“Give me a word, any word, and I will show you the root of that word is Greek”
How about, Macedonian?
The movie “My Big Fat Greek Wedding” (2002) is a family favorite in our home for good reason. I am pretty sure someone had a spy-robot-fly-on-the-wall that filmed our engagement and wedding and then made a movie about it. But as my father-in-law would say, we aren’t Greek; we are Macedonian…and so as not to offend, there are many differences, but for fun in this post, we are going to look at some similarities.
*Caution; proceed only if you have seen the movie or don’t care about movie lines that make no sense to you.
“And my whole family is big and loud. And everybody is in each other’s lives and business. All the time! Like, you never just have a minute alone, just to think, ‘Cause we’re always together, just eating, eating, eating! The only other people we know are Greeks, ’cause Greeks marry Greeks to breed more Greeks, to be loud breeding Greek eaters.”
If you want to join us in the “circle of trust” here at our house, you must become a big-fat-eating-movie-watching-eater who likes to watch movies and eat. And did I mention eat? The first thing a neophyte must do is eat some grilled meat (“What do you mean he don’t EAT NO MEAT?!”) do a shot of Ouzo (“OPA!”) and watch My Big Fat Greek Wedding with us while we annoyingly yell along with lines of the movie. (“My cousins have two volumes; Loud and Louder!“)
If you don’t have rolls of tulle, baklava or Windex, (“Put some Windex”) although my father-in-law preferred duct tape as the superior answer to most of life’s problems, then you have to acclimate for a bit by just watching the insanity, and apprentice in sarcasm with each family visit. But be sure to take off your shoes at the door first, or you will deal with us staring at your shoes the whole time you are here. (“If greek women aren’t naggin’ somebody, they gonna die!”)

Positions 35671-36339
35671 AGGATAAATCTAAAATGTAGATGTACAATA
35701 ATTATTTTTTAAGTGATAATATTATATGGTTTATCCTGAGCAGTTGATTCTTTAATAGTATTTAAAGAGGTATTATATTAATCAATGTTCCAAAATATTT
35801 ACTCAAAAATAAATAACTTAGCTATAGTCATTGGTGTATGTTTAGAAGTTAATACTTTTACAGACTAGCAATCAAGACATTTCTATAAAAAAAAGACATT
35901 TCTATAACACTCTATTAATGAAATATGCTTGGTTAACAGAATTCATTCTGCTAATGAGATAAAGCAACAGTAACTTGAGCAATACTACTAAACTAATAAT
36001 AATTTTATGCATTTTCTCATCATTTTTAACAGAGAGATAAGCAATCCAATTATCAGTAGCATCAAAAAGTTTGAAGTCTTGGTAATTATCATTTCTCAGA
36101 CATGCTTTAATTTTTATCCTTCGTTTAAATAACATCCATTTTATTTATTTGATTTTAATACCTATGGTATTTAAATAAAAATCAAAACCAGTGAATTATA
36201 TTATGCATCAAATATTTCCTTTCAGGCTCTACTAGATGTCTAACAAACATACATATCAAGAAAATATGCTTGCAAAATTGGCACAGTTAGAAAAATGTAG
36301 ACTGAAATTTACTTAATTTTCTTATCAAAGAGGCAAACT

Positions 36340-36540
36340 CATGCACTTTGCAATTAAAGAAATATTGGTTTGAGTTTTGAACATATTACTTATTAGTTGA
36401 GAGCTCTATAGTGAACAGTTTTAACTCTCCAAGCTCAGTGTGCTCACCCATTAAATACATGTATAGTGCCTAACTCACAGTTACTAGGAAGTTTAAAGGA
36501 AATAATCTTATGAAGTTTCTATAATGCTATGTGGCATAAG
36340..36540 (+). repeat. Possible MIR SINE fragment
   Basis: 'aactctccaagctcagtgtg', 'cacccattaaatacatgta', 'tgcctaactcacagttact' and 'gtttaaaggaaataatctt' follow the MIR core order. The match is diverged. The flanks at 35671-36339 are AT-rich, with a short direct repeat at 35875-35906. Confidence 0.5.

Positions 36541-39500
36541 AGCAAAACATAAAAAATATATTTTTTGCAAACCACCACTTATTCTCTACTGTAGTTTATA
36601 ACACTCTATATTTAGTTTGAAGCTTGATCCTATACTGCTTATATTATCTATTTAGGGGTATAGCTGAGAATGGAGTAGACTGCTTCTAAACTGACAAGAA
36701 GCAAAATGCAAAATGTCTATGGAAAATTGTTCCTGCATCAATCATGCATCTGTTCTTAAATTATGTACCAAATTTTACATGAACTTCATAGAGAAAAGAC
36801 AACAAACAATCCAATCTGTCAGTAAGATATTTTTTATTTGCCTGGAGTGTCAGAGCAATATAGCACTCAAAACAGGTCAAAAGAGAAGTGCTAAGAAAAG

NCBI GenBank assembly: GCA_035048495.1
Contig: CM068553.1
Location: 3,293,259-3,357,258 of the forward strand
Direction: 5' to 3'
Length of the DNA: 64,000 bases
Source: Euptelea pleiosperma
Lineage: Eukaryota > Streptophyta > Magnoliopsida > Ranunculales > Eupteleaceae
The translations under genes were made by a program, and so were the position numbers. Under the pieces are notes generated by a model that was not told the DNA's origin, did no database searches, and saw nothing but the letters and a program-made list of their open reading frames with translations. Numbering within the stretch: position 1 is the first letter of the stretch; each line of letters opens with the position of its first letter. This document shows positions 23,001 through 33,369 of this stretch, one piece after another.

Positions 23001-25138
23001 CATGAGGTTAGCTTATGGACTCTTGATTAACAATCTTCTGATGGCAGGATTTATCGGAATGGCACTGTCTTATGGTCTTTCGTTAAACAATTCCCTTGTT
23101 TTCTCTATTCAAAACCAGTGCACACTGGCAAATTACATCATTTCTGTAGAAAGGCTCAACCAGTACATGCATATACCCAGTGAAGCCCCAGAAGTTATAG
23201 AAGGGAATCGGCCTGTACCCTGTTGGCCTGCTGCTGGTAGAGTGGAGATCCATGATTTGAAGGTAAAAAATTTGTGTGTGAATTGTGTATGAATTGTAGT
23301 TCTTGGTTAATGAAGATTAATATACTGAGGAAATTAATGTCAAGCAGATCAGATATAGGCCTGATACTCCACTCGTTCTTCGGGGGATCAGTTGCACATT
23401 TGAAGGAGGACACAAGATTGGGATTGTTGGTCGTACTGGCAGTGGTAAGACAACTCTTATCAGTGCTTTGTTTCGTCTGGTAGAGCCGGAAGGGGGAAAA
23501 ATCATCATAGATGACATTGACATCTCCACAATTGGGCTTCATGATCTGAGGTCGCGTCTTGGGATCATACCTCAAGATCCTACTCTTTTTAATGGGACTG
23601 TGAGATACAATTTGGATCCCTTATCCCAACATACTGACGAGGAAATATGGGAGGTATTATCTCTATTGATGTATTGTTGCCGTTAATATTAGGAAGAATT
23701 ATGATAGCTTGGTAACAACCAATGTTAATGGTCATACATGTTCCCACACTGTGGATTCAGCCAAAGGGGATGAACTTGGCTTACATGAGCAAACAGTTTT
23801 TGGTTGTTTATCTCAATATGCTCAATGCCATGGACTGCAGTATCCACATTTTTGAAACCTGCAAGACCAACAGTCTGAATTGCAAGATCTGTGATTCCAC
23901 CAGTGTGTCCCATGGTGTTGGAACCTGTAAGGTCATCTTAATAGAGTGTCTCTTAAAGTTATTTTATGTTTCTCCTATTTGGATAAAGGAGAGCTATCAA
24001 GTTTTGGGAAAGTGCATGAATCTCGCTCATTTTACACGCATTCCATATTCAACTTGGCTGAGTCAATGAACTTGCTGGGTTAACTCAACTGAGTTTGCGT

The way I acclimated to this wonderful culture was to eat warm tomatoes from the garden like an apple, and stalks of baby garlic (think green onions) with dinner–and if you were married, the rule is you BOTH had to eat them or the other one of you wasn’t going to sleep well for the next two nights. I learned to eat beans, tomato salad and manga the bread into the wonderful juice that was left behind every beautiful dish so masterfully prepared. My mother-in-law’s cooking was unlike anything I have ever eaten or will eat because you could taste the love she had for her family in every amazing bite.